By JOHN SCHMITZ
For the Capital Press
If it's one thing the chilly Northwest could use in mid-January, it's a good dose of warm, Southern charm.
Attendees will find plenty of that at the Tarter Farm and Ranch booth at the Northwest Ag Show.
Founded in 1945 as a manufacturer of wooden gates, the Kentucky company today manufactures a wide range of steel products used by ranchers and farmers worldwide.
One thing that sets Tarter apart from other manufacturers is the total control it has over its products, from the purchase of raw materials to delivery of finished equipment to dealers.
Through the years, the Tarter family has risen to become a major manufacturer of such items as farm gates, hay spears, 3-point hitch equipment, ATVs, feeders and animal handling equipment that includes cattle squeeze chutes, livestock water tanks, utility trailers, horse stalls and even rodeo-roping chutes.
The company's 700 employees turn out over 800 products available in some 7,000 farm and ranch stores nationwide and in parts of Canada and Australia.
Tarter also has a manufacturing plant in Corinne, Utah, which makes many of the products distributed to dealers in the West.
Because of its size, the company is able to save on galvanized tubular steel, the major component in many of its products, by buying in huge quantities and storing it in massive warehouses in Kentucky.
In recent years, Tarter rodeo equipment has become more and more popular, said Kayla Gooch, one of the company's product managers and sales assistants.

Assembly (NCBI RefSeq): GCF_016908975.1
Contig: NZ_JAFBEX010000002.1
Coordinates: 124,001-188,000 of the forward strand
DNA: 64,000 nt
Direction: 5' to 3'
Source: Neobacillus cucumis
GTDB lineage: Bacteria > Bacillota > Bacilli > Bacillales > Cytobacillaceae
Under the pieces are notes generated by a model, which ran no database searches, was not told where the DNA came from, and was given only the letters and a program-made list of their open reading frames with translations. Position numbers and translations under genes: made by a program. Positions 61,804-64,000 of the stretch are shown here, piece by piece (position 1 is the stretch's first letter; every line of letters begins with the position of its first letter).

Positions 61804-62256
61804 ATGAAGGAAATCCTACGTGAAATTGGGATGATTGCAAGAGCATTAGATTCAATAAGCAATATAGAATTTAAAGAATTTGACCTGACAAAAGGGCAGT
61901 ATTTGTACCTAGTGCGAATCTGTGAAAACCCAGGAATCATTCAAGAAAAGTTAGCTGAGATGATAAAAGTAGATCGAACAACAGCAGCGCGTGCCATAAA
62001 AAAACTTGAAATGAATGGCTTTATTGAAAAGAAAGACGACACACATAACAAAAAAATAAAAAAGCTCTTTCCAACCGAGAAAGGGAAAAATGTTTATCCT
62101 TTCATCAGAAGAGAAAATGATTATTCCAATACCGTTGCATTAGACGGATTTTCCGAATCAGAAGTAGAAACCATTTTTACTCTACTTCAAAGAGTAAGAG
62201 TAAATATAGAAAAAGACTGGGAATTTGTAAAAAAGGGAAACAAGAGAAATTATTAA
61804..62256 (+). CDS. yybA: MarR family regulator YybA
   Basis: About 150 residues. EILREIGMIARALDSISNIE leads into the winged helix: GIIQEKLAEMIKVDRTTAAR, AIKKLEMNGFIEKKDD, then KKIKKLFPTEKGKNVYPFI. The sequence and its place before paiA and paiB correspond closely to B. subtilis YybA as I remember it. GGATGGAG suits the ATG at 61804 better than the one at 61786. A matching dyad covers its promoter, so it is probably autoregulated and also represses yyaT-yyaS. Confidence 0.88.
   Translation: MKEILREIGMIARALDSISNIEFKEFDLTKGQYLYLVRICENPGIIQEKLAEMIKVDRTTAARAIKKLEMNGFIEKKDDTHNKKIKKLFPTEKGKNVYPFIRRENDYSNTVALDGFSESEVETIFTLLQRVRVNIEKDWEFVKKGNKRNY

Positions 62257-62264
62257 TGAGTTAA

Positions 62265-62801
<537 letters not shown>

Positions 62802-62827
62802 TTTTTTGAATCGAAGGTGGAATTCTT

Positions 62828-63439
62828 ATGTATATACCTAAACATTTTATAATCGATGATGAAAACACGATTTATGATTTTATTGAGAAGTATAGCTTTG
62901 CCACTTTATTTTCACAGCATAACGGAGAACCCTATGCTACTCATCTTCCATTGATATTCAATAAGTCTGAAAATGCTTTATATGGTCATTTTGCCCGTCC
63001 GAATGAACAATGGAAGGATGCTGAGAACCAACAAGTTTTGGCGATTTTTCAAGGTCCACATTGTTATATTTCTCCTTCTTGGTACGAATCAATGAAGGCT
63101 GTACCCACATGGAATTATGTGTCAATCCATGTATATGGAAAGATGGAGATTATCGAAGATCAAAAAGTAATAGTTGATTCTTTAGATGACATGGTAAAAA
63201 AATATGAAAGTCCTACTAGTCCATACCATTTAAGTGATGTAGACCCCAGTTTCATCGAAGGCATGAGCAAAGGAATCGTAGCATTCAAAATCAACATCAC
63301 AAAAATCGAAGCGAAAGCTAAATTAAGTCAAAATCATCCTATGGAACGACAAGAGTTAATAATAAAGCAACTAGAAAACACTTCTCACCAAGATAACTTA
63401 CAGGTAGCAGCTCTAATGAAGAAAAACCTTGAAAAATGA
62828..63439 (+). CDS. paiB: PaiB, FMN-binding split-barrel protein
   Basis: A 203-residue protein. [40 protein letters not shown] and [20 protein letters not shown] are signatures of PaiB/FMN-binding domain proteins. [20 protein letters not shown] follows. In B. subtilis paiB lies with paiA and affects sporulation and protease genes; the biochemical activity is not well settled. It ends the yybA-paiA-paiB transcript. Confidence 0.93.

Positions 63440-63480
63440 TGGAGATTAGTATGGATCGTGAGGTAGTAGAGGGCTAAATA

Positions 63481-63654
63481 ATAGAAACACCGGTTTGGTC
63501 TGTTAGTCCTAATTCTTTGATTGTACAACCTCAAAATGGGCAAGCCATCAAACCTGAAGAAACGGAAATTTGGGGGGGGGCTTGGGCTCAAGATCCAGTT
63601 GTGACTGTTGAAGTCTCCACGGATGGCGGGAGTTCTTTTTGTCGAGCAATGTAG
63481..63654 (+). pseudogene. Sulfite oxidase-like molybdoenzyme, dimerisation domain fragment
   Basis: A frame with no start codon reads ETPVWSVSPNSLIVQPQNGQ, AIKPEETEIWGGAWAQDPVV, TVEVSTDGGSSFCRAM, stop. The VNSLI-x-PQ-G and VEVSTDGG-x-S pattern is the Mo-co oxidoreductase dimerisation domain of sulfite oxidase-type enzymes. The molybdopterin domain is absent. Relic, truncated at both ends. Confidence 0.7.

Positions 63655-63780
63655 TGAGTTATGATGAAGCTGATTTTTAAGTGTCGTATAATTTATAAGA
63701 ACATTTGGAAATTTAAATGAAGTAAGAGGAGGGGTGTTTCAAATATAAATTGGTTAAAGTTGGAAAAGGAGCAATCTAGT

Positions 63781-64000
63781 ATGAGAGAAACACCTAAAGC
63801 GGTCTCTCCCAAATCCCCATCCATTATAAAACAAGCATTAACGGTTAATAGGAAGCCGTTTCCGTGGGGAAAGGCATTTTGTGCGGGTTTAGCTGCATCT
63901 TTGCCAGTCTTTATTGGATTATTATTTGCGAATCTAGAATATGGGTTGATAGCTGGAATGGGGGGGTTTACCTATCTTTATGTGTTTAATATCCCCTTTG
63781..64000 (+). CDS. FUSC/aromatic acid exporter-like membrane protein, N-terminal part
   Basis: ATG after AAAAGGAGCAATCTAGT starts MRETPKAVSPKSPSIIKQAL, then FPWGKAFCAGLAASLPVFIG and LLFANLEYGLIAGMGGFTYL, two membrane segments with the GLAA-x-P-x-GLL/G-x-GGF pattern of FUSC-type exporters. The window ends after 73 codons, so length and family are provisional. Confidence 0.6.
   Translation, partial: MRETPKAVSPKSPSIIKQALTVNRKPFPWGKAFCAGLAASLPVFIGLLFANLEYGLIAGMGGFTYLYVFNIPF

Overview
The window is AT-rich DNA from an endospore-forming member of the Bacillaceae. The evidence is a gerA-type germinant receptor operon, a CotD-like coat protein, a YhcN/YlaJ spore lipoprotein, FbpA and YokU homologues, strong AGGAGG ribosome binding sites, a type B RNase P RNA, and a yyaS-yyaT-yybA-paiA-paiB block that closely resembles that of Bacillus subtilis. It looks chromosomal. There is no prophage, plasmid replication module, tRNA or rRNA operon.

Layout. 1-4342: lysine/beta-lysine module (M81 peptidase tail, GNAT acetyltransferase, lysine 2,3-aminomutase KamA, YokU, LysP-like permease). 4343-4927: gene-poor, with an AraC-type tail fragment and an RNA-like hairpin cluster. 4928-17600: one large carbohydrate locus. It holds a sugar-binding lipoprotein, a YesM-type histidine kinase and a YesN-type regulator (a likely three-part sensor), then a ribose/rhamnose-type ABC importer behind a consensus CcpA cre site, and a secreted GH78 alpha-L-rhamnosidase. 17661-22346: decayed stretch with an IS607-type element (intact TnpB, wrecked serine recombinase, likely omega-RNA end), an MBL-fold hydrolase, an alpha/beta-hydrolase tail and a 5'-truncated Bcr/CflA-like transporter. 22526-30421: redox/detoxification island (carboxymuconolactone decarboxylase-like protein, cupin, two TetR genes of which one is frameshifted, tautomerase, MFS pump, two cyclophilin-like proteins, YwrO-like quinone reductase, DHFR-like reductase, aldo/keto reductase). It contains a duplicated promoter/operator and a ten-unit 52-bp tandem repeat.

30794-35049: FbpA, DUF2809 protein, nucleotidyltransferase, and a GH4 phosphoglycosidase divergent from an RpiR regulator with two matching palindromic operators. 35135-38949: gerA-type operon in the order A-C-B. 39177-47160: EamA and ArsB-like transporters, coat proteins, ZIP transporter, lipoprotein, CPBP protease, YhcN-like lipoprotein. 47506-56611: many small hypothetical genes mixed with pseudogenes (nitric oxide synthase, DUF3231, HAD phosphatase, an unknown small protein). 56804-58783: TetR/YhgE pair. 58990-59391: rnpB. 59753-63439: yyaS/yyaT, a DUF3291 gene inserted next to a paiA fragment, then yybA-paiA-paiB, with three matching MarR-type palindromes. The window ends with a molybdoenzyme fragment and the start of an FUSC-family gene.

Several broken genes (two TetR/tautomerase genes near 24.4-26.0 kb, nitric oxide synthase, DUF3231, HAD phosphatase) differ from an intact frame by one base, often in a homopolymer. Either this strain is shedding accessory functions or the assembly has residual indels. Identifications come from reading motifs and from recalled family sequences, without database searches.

"Rodeo is the new NASCAR and we're getting more and more involved with different organizations, like the National High School Finals Rodeo Association, which uses our equipment," Gooch said.
Helping market the company's products with personal endorsements are horse clinician Chris Cox, national champion calf roper David Key and Miss Rodeo America. Both Cox and Key helped contribute to the design of equipment that serves their areas of interest.
In 2010, Tarter was right at home helping to sponsor and provide equipment for the World Equestrian Games in Lexington, Ky.
While the company does not usually get involved with smaller custom orders, it will design and build out-of-the-ordinary equipment for larger customers.
Several of the products Tarter makes are tested by Donald Tarter, grandson of the founders, who is also a cattleman. Both Donald and his brother David are still active in the company, with their children following in their parents' footsteps.
Gooch said that Tarter will attend some 25 shows a year, and that exhibitors that serve the cattle and horse industries have become close over the years.
"You kind of become a family. It's a neat world to be in," she said.